I must confess that this is my first bold step into the world of Haruki Murakami. After roughly four weeks, my journey through the world of 1Q84 has come to end. I was unfamiliar with this author until this massive yet stunningly beautiful book showed up on the new releases table at the bookstore. I then learned that this author (famous in Japan but relatively unknown in America) titled this book as play on George Orwell’s 1984 (one of my favorites). So I decided to brave the 984 pages.
This fantasy/romance story takes place in Tokyo in the year 1984 and follows two protagonists, Tengo and Aomame, and their quest to find each other. The only way they can do so is by entering the surreal world of 1Q84. As they both realize that they are not in same world as before, they then begin to ponder the peculiarities of the new world and wonder if they, in fact, are the only ones that are aware that they are in 1Q84.
As I began reading the first hundred pages or so, I was extremely curious about where this story was going. Two people, lost in this alternate reality, not really sure what the future holds with them. With much repetition in the story and lots of detail about every action, I thought that it took a lot of time to watch anything happen in the story. After some time, I then became skeptical whether this story would really hold my interest for another 700 pages. I even considered giving up at one point. I decided that since I had already finished 200 pages, I just had to continue.
The story switched back and forth between these two protagonists and we eventually learn that each character lives very similar lives. They are both caught up in immoral circumstances and question their actions. Other characters enter the story and all play a critical role in the decisions that the protagonists choose to make. By book 2, the underlying mystery of the story is revealed and the reader eventually learns the motives among all of the characters in the story.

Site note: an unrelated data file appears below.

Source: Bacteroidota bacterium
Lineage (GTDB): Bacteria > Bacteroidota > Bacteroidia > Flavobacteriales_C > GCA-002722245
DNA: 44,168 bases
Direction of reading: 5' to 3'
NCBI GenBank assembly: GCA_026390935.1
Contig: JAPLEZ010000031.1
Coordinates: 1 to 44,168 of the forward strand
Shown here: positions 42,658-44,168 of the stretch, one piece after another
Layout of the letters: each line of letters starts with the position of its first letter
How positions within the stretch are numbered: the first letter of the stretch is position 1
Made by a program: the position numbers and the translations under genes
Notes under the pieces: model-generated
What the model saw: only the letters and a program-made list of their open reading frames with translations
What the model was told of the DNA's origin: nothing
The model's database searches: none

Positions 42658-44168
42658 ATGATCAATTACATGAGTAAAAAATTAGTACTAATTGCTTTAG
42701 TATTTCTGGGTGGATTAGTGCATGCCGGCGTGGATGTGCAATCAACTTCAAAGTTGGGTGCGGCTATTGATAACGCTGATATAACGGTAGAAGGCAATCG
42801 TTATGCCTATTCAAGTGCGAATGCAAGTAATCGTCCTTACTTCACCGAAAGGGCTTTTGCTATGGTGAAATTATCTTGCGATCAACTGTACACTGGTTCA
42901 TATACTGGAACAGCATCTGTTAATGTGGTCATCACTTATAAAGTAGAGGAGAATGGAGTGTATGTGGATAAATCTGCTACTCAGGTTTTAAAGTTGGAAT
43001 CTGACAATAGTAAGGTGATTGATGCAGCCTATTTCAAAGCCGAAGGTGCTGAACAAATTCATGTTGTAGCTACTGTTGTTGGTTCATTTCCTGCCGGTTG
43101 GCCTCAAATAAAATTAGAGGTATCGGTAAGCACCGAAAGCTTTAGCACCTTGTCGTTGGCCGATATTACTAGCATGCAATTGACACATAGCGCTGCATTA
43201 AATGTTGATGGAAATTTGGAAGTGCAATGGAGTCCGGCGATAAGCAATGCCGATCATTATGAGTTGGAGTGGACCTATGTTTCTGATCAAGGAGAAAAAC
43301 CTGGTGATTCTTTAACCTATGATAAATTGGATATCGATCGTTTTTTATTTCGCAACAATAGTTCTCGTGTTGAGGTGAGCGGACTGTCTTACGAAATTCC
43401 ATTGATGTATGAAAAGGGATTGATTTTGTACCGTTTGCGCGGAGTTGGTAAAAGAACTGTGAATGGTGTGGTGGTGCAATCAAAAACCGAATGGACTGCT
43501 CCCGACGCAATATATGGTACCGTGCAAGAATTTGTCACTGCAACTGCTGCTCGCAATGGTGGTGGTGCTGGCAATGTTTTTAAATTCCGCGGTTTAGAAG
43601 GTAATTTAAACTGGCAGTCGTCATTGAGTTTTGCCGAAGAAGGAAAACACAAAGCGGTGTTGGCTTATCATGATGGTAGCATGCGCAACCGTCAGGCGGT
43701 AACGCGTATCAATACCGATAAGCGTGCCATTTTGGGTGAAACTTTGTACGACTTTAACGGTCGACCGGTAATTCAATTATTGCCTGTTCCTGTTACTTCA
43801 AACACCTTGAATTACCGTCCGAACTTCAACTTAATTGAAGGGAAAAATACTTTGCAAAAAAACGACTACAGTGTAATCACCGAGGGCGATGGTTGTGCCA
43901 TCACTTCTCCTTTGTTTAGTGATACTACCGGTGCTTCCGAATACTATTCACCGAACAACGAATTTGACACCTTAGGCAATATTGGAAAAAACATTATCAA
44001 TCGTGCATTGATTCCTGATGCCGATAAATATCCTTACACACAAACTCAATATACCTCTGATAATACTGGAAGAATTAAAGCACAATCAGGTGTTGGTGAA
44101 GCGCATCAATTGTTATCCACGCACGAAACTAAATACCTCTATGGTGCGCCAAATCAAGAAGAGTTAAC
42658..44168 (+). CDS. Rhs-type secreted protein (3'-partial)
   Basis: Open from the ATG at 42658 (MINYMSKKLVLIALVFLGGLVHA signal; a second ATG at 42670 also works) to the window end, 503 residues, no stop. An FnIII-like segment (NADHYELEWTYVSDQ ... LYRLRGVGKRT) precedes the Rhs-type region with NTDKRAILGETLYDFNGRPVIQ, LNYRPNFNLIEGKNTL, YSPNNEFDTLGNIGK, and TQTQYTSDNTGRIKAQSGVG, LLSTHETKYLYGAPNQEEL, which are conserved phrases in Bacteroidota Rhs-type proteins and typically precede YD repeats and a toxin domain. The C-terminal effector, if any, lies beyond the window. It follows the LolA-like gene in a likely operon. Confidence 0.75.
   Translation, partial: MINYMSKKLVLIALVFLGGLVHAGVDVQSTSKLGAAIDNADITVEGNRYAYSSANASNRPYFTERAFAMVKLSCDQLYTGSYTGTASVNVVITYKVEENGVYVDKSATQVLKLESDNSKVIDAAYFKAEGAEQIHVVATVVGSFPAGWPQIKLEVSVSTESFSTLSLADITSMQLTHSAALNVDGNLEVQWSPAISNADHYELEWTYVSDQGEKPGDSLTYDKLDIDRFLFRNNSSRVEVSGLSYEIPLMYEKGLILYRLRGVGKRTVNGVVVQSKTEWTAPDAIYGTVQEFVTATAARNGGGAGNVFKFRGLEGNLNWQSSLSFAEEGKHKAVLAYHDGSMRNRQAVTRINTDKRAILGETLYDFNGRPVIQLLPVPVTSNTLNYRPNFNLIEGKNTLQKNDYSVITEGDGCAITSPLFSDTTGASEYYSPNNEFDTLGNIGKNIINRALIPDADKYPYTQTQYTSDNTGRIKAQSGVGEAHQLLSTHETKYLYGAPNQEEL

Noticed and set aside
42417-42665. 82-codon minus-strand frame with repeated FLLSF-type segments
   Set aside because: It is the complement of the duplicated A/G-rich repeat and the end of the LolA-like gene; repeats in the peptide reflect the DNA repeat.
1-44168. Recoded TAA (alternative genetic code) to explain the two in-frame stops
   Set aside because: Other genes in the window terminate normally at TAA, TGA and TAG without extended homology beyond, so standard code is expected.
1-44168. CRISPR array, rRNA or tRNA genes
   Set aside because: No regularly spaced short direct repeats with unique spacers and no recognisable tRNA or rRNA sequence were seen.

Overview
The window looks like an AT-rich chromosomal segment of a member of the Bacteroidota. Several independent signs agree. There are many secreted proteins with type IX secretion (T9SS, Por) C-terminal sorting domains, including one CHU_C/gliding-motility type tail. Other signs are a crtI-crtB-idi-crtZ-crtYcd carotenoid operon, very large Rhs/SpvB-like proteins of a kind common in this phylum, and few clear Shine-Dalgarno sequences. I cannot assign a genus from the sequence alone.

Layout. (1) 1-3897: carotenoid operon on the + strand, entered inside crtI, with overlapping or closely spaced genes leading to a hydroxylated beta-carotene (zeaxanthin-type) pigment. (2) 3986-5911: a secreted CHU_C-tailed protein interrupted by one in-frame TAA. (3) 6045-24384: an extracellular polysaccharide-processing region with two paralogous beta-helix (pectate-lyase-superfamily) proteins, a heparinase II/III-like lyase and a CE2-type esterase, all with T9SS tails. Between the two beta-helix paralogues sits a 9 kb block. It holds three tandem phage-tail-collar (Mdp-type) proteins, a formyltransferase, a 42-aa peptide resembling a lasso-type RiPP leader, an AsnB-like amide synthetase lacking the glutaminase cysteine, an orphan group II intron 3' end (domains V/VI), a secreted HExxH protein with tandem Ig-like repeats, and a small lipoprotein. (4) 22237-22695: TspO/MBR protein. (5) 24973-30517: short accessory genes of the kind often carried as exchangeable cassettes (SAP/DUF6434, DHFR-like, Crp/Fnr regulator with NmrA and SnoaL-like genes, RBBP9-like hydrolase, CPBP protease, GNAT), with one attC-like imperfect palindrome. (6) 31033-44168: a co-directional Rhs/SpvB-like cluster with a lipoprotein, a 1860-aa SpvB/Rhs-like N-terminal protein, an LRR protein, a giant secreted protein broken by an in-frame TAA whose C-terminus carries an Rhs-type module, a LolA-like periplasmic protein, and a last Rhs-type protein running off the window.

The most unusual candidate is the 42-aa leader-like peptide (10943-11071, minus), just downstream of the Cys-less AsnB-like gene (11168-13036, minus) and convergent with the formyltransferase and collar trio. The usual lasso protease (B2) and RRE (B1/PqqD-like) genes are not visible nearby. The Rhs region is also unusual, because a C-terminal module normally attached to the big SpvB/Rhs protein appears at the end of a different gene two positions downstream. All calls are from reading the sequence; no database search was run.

As I was well into book 2, this book became very interesting. I began to understand the many methods of duality Murakami uses in the story: Tengo/Aomame, 1984/1Q84, talk/solitude, birth/death, large moon/little moon, etc. As the mystery of the book is revealed, I also realized that the underlying mystery really isn’t what this book is about. I deduced that this book is really an exploration of many existential themes of human existence and duality.
At the very center of this story is the theme of loneliness and longing. Other themes explored are parent/child relationships, sexual promiscuity, adultery, fraud, morality, religion, violence, and childhood nostalgia. All of these themes are concocted with simple yet beautiful prose. As a result, Murakami has created a great story that explored much of the dark side to human nature.
Sean and 1Q84
It is unclear to me how personal this novel really is to Haruki Marukami. Whether or not these themes are explored based on his personal experience, I could not determine. Nevertheless, Murakami has crafted a complex book that will leave me tossing around many of these themes in my head. Overall, I enjoyed 1Q84 and believe that my time reading this huge 984 page opus was never irretrievably lost.